Past Imperfect is a series focusing on the history of the game. Each week, RTC contributor JL Weill (@AgonicaBoss| Email) highlights some piece of historical arcana that may (or may not) be relevant to today’s college basketball landscape. This week: the random, whacked-out, weirdo 2000 NCAA Final Four.
One Final Four team shouldn’t even be in the tournament. Another surprise team plays a grind-it-out style with no star power. A third team is a batch of mostly young kids who needed a buzzer beater to even get out of the first round. The last team at the Final Four – call it the favorite — is powered by a short point guard and a slasher who seems to be getting better by the game and a bunch of spare parts.
2011? Nope. Try 11 years earlier, when a bunch of random happened to college basketball.
It was a watershed moment for the sport. Or so we thought, anyway. Everything had changed, forever. It was the era of parity, the New World Order for basketball. There would be no kings anymore. Fear the Tulsas and the Wisconsins and the Iowa States from here on out. But other than that wacky March and early April of 2000, for the most part the college basketball world has actually been a pretty normal place ever since. Yes, there have been a few Final Four interlopers in the interim: George Mason, Indiana, Georgia Tech. But mostly it’s been a whole bunch of Duke and Florida and North Carolina and, well, Duke. But forgive yourselves if you weren’t able to accurately predict the future way back then. After all, this was right after all the world’s computers should have melted down, wreaking untold havoc on all humanity, wasn’t it?
Havoc was exactly what it looked like, though, in bracket pools everywhere in the Spring of 2000, thanks to a motley crew assembled in Indianapolis for the 2000 NCAA Final Four that was about as unpredictable as they come. Of the quartet, only Michigan State was “supposed” to be there, the only No. 1 (or 2 or 3 or even 4, for that matter) seed to even make it past the Sweet 16. The combined seeds of the four teams to reach the RCA Dome came to an astounding 22, far surpassing the total for any other single Final Four. Well, until 2011, that is.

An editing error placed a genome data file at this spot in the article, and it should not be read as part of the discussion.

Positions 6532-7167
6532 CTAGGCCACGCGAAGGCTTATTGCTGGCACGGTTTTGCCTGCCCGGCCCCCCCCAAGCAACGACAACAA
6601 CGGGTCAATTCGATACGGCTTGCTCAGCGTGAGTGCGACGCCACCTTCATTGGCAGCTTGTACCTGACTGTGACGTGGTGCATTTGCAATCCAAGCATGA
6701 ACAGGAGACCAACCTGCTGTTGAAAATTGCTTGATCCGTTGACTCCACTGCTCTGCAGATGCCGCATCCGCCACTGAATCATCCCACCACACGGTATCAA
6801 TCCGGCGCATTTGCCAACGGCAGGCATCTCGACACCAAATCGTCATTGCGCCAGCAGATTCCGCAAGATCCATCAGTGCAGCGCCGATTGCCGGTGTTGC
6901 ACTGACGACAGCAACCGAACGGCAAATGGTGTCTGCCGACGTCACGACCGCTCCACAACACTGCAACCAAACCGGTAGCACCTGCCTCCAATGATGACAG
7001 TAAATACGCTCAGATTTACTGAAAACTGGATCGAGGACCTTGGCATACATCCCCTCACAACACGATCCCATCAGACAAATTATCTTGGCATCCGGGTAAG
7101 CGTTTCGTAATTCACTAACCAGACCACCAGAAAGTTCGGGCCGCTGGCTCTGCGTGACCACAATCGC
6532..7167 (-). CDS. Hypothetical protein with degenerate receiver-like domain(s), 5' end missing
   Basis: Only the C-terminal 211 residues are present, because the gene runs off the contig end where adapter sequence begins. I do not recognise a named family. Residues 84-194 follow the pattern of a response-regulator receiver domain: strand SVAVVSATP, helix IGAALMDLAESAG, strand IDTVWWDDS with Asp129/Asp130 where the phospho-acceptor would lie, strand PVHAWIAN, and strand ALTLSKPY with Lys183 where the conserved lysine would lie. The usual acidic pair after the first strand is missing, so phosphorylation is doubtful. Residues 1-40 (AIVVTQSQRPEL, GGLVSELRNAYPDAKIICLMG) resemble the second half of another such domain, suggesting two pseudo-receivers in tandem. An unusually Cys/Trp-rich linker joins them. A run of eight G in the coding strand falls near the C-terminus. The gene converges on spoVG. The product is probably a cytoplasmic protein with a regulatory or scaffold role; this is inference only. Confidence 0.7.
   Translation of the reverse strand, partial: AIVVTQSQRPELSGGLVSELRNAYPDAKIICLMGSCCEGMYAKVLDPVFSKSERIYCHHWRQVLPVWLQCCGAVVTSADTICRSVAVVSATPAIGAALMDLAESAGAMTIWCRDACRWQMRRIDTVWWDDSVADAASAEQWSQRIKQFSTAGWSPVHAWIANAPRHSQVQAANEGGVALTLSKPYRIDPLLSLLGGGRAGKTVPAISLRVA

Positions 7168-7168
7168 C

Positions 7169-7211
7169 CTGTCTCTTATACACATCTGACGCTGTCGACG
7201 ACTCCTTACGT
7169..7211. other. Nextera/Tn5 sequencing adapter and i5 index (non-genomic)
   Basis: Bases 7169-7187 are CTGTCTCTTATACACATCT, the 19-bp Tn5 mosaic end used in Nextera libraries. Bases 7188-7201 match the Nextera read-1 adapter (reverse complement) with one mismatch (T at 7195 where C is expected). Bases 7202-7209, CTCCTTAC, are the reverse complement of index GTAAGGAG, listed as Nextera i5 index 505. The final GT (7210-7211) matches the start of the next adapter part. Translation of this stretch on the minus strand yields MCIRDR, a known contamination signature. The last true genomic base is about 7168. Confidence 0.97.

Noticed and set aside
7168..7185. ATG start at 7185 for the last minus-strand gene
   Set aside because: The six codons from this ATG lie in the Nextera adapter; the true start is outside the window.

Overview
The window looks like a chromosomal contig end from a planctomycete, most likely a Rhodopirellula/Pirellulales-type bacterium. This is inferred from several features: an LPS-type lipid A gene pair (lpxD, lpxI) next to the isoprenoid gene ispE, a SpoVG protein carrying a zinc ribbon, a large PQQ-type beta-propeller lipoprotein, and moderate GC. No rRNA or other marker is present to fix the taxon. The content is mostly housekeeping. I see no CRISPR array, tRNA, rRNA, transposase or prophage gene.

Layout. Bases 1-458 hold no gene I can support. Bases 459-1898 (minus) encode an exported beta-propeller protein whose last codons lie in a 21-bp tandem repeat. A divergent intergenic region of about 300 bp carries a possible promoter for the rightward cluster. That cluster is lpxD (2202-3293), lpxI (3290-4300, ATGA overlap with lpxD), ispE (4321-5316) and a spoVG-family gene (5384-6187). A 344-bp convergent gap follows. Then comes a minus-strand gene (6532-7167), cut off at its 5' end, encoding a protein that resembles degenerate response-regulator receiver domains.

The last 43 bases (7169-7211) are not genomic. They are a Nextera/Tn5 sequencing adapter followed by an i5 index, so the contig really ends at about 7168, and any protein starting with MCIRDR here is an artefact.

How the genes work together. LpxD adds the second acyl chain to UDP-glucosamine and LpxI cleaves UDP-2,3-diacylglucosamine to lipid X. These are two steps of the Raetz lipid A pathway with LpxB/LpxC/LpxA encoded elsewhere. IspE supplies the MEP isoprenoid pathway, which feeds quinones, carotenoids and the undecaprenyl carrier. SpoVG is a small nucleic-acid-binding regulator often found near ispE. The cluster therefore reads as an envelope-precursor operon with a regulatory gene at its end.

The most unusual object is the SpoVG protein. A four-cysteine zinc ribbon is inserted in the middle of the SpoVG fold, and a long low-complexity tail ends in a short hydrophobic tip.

The Spartans were familiar with the Final Four, having made the tournament’s last weekend the season before only to lose to Duke. After that game, seniors-to-be Mateen Cleaves and Morris Peterson determined they would not be denied a second time. Of course, that’s always easier to say than it is to do. Michigan State trailed in the second half of three of its tournament games before reaching the semifinals. But each time the Spartans’ blend of experience, talent and football toughness – intentionally bred by their football-loving coach Tom Izzo – proved enough to overcome both deficit and, eventually, the opponent.
This was, in fact, the team that defined Izzo’s tenure at Michigan State. After so many Final Four appearances and so many wins, fans and pundits have come to expect Izzo’s teams to play that Izzo style of gritty bruiser ballet. But while the 1999 Spartans did leap past Kentucky and into the Final Four, it was this group in 2000 that established the base line for all the Michigan State units that followed.
But even if Michigan State was the prohibitive favorite on Final Four weekend, the underdog has upset the status quo enough times that there was no reason to take for granted the Big Ten champions would waltz to the crown. First standing in their way was a familiar Big Ten foe in an unfamiliar place.
Today, Wisconsin is a well-known basketball school. Under coach Bo Ryan, the Badgers have competed in 10 straight NCAA tournaments and finished in the top half of the Big Ten each of those seasons. But it wasn’t always this way. It took a decidedly unconventional coach to lay the groundwork for the annual Big Ten contender we see now. Before Dick Bennett took over the reins of the Badger basketball program in 1995, it had been to one NCAA tournament since 1947. One. The markedly unflashy Bennett came to Madison, Wisc., with a record of consistent, slow-building success at Wisconsin-Green Bay. Taking over a program where basketball mostly seemed like what happened between hockey season and spring football practice,. Bennett started from scratch and built a team that might not always look pretty but whose toughness and spine would please any hockey or football fan. And most importantly, the Badgers began to win.